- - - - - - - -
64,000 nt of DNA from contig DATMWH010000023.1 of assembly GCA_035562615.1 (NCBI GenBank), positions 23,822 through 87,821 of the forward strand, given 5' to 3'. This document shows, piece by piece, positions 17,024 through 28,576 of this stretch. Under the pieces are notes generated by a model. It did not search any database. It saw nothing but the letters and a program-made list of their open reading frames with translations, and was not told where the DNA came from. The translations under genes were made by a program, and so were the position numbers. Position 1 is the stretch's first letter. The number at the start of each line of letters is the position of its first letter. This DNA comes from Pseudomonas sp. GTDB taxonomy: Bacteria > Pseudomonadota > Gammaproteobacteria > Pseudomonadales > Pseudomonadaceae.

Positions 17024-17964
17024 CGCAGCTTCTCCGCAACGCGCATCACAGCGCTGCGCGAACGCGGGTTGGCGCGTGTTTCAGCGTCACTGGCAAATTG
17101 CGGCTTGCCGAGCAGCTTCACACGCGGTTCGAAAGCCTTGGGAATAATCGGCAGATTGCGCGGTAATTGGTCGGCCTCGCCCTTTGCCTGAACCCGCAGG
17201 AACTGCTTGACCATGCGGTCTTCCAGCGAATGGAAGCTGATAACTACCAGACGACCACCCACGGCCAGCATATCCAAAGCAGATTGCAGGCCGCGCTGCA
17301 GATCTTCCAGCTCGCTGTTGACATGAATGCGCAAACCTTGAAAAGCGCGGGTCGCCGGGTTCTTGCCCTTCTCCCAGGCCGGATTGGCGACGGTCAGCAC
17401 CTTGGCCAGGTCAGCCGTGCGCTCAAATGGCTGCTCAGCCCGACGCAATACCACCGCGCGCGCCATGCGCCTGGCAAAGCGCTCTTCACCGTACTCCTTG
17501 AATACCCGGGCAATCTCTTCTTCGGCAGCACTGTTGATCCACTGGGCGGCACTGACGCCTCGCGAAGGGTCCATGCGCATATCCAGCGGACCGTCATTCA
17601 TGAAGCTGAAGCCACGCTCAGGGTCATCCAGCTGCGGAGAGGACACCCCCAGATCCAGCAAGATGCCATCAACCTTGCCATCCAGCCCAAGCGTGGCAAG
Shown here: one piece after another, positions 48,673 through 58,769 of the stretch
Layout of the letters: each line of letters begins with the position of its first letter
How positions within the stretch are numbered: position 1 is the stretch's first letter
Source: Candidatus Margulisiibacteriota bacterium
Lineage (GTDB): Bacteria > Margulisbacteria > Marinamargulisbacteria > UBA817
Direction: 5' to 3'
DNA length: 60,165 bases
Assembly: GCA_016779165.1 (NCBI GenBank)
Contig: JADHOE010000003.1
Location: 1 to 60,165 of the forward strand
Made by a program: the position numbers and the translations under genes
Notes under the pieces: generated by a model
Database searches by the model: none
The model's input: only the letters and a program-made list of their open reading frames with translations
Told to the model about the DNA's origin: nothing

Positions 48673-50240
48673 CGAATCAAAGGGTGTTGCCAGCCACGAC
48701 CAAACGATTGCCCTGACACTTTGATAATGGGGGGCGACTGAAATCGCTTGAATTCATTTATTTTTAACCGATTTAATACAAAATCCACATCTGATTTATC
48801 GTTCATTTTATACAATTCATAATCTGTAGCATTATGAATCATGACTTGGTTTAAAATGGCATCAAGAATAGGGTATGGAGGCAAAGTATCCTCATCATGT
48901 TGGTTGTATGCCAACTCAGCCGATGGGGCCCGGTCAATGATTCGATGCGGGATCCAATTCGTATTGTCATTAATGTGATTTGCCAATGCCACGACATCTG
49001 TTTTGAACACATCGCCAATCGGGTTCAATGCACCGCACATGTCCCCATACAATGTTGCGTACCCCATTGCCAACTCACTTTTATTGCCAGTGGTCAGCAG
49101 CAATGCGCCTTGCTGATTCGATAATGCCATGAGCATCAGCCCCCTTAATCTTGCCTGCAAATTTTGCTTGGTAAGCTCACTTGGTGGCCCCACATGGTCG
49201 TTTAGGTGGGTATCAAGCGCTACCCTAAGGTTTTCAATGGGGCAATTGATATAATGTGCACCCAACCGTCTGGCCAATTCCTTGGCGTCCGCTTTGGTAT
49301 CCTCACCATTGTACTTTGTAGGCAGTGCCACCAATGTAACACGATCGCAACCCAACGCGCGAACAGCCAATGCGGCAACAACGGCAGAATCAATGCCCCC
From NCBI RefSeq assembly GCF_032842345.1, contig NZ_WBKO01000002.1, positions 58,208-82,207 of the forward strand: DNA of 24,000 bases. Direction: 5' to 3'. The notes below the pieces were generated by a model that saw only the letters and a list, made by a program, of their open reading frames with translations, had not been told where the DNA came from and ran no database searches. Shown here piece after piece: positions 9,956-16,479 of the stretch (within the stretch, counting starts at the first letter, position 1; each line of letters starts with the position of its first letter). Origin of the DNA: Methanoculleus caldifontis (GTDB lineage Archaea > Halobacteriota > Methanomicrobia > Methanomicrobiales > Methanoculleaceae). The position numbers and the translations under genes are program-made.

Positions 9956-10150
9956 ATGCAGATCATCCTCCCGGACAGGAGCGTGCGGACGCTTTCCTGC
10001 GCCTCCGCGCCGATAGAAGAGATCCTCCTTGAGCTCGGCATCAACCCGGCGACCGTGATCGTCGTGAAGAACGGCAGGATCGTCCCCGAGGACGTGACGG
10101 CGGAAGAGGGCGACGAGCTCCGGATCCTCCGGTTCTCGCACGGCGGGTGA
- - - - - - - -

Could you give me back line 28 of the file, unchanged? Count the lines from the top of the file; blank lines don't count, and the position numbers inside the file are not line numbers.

48801 GTTCATTTTATACAATTCATAATCTGTAGCATTATGAATCATGACTTGGTTTAAAATGGCATCAAGAATAGGGTATGGAGGCAAAGTATCCTCATCATGT